IMHO [JRB] In My Humble Opinion

Insulin is a hormone released from the beta cells of the pancreas. Insulinís most important function is to facilitate glucose uptake by a variety of tissues, especially adipose (fat) and skeletal muscle. Insulin also stimulates the synthesis and storage of triglycerides and proteins. Insulin is the most important regulator of blood glucose. High blood glucose (such as exists shortly after a meal) stimulates the release of insulin, whereas low blood glucose levels inhibit insulin release.

insulin-dependent diabetes mellitus (IDDM) - see Type-I Diabetes

insulin reaction - see hypoglycemia

islets of Langerhans - see pancreas

isophane insulin
NPH (neutral protamine Hagedorn) insulin, a neutral pH, intermediate-acting insulin.

Joslin, Elliott P (Proctor), 1869-1962 [Michael Bliss's The Discovery of Insulin]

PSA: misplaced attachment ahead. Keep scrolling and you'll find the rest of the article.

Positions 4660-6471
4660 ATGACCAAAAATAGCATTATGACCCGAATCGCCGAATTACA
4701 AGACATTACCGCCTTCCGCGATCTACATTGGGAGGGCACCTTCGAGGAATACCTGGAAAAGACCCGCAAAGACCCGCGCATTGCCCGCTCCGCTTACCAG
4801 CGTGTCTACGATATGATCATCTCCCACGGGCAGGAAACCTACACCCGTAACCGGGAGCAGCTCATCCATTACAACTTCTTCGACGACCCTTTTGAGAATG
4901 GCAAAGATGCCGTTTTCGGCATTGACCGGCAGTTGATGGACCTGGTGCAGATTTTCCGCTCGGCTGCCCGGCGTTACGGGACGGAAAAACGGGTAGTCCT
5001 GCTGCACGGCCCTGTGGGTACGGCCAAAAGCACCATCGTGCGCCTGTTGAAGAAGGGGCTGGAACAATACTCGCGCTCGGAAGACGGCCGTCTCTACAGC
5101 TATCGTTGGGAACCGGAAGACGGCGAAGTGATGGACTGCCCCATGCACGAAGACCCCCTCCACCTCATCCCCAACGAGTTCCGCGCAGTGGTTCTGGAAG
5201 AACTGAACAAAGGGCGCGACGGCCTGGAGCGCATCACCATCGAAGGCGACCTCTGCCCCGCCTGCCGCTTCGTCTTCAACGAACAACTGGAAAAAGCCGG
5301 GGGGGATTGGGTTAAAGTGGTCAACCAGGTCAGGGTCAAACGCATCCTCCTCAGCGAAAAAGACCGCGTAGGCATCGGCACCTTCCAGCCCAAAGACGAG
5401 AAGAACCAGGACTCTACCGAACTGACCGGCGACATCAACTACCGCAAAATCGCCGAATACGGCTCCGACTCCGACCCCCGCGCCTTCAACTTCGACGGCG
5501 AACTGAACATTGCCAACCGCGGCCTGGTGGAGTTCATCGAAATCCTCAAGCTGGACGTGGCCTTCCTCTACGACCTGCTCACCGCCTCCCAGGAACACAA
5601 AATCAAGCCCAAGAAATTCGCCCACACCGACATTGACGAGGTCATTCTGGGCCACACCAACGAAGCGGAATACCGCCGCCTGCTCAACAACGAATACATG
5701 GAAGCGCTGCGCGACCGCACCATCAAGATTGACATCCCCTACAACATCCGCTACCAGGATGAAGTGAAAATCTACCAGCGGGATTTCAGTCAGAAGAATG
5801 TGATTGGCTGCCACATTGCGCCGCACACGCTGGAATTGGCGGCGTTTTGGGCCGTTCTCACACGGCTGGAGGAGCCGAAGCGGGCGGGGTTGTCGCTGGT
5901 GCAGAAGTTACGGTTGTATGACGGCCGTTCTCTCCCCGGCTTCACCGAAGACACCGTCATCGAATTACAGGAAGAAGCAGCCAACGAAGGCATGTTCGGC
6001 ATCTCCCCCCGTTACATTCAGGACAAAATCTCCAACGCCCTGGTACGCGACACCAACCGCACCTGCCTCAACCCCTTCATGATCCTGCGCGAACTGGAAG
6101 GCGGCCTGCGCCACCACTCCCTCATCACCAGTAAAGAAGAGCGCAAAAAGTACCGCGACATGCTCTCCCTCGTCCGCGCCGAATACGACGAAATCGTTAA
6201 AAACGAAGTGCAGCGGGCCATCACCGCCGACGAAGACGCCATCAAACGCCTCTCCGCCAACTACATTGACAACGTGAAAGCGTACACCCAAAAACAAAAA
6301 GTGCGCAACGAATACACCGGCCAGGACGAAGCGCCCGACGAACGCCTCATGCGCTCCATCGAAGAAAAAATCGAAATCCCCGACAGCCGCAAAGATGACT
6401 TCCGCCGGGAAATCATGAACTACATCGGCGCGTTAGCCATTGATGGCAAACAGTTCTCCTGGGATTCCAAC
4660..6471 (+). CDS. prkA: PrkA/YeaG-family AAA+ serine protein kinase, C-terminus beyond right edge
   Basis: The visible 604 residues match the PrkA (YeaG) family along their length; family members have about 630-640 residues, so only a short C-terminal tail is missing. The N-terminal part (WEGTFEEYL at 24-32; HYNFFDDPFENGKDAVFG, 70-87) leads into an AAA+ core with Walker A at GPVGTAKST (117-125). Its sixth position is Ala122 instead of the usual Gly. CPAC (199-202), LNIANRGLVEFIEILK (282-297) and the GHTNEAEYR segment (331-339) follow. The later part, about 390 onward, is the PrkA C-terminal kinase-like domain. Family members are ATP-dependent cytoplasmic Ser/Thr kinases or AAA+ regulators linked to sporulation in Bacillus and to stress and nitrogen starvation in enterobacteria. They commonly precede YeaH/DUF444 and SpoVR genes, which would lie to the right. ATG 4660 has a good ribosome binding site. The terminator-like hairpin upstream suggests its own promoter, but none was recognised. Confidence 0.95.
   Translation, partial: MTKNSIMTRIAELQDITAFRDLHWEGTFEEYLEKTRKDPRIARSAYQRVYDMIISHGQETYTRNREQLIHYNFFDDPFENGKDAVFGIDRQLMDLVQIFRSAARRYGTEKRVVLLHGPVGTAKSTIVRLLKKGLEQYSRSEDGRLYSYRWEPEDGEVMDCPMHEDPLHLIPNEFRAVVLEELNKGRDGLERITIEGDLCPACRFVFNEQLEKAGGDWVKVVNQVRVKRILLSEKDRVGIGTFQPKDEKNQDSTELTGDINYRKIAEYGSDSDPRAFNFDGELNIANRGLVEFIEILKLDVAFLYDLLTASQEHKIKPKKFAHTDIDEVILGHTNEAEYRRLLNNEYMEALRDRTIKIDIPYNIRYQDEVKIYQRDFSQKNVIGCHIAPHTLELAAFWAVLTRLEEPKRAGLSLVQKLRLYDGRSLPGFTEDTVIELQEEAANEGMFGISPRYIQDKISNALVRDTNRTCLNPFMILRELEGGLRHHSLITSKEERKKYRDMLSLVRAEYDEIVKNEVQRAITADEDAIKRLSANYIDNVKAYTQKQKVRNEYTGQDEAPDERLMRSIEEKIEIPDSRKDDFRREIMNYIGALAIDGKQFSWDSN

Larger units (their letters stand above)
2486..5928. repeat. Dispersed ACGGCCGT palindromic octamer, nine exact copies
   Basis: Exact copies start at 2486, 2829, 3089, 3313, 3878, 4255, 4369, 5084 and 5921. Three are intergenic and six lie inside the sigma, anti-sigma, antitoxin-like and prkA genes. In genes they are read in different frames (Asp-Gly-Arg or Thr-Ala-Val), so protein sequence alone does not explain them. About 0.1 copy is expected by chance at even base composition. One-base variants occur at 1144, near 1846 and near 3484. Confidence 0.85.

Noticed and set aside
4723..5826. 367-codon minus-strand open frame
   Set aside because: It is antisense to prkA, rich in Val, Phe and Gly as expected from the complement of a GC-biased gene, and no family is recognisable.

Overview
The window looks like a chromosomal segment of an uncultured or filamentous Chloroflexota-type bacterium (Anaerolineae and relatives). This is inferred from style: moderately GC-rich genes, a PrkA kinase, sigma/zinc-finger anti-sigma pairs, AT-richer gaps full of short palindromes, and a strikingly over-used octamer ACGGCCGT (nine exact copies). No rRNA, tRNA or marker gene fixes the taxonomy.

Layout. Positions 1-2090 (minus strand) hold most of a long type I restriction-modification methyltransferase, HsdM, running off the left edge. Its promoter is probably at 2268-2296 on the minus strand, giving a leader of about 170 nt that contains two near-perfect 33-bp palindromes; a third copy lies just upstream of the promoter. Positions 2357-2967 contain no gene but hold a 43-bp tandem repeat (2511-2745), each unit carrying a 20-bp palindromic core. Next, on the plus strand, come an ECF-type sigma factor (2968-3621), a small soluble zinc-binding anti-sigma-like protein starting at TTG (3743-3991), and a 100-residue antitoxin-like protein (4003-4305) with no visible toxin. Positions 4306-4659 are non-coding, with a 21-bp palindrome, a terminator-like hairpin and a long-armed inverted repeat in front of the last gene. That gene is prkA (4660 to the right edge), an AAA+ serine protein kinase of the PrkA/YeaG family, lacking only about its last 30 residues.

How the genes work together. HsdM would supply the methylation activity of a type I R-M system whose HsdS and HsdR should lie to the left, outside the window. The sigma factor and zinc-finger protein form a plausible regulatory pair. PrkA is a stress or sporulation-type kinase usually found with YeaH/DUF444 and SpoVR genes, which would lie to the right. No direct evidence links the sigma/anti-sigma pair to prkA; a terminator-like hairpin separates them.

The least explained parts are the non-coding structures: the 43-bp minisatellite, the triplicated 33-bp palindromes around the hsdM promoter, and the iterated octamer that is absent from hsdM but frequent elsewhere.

Elliott Joslin ['the master clinician of diabetes' who worked at the time of insulin's appearance] devoted his life to the treatment of diabetes. He also realized that the disease was far from solved by insulin. He considered insulin the end of one era in diabetes management, not the end of diabetes.

"It has been forced upon me that diabetic gangrene is not heaven sent but earth born."
E.P.Joslin 1934 (61)

juvenile diabetes - see Type-I Diabetes
Now called Type-I or insulin-dependent diabetes mellitus (IDDM).

Ketones (beta-hydroxybutyric acid, acetoacetic acid, and acetone) are the end-product of rapid or excessive fatty acid breakdown. As with glucose, ketones "spill over" into the urine when the blood levels are above a certain threshold. Fatty acid release from adipose tissue is stimulated by a number of hormones including glucagon, epinephrine, and growth hormone. The levels of these hormones are increased in starvation, uncontrolled diabetes mellitus, and a number of other conditions.